33 pictures where the wild things are

Wishart Park, off Fourth Line, is a smallish park as far as parks go, but what it lacks in size, it more than makes up for in the wildness at its heart.

There are no fences, and little grooming on the trails, yet it feels delightfully friendly and welcoming with the glorious wildness all around.

It’s littered with standing dead wood, widow-makers and fallen trees lay where they fell or were washed in the spring runoff.

The park straddles Root River, which can shrink to a trickle in some places in the height of summer after swelling to a lethal torrent in the spring and loops all over the landscape like some crazy dancer. 

It is crisscrossed with a maze of trails, some of which are almost invisible, others wide and clear. Many are dead ends or loops back onto the clearest main trail.

There is some almost indistinguishable evidence of human visitors to the park. A few broken old lawn chairs can be found and an occasional plastic water bottle but, for the most part, there is little trash.  

Best of all, there are several deeper, calmer pools of cool water along the river close enough to the parking lot for even the youngest would-be swimmers to walk or be carried to.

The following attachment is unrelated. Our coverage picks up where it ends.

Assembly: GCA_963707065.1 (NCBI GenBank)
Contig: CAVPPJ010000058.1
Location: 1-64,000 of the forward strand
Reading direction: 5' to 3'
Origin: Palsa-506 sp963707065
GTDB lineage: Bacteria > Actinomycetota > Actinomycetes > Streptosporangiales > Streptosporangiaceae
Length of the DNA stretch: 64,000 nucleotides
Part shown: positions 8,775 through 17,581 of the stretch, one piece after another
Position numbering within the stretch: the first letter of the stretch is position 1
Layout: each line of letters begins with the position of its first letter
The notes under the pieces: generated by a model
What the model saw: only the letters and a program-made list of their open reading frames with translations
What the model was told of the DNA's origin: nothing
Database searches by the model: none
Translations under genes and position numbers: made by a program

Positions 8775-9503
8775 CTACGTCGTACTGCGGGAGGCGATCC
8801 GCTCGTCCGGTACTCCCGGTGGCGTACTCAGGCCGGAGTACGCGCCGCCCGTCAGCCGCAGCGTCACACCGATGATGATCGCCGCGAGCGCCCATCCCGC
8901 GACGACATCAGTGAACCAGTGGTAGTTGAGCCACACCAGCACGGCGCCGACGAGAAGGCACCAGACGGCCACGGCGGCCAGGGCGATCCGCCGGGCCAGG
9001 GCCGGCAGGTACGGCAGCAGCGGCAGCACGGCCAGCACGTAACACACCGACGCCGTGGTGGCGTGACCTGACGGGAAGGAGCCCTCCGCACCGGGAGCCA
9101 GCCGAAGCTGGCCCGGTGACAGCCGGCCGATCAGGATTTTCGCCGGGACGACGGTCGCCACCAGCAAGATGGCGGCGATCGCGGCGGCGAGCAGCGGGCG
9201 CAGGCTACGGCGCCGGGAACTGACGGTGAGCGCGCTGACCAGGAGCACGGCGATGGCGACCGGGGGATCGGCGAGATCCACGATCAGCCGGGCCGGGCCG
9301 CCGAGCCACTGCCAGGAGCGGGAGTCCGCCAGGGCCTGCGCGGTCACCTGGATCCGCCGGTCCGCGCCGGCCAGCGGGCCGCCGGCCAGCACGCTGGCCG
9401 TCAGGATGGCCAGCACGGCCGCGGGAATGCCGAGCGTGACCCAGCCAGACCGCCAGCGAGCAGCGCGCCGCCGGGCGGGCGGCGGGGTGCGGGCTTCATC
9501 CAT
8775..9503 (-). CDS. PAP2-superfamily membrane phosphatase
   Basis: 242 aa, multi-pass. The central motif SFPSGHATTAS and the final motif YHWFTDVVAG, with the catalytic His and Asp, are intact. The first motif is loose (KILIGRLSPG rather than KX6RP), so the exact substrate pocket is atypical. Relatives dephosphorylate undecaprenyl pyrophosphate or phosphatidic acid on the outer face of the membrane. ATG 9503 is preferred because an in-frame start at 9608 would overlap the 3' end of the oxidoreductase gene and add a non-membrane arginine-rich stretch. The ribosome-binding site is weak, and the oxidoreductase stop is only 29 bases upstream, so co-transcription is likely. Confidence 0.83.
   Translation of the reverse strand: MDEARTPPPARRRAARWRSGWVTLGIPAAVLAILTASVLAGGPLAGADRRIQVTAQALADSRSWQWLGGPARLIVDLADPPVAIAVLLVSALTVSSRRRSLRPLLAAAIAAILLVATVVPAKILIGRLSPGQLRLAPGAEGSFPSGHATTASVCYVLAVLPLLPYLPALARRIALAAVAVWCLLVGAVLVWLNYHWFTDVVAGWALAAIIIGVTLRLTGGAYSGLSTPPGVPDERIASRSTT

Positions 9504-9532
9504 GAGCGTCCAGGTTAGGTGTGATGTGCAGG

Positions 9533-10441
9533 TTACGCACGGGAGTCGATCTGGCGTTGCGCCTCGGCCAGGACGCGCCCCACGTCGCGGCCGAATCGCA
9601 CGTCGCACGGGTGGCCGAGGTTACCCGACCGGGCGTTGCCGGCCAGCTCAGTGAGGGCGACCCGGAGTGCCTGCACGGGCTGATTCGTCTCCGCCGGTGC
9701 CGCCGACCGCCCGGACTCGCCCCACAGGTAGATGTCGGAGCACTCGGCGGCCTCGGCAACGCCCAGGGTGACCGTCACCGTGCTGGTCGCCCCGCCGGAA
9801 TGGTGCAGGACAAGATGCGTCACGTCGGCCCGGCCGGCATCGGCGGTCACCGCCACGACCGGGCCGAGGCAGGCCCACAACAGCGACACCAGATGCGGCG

It is perhaps one of the safest, wildest places to introduce young children to the wonders of raw, naked nature. They can watch tiny minnows darting in the shallows, water spiders skittering along the surface of the water and, if they are very lucky, maybe even catch sight of a frog jumping into one of those pools as they come near it. 

Visit Wishart Park for a charming walk in a natural setting and maybe a dip in a cool river pond on a summer day.

Officially, the loop trail is an easy 1.6 km and can be walked in about half an hour, if you manage to confine yourself to the main trail rather than getting drawn off to discover what new delights might be found on any of the side trails.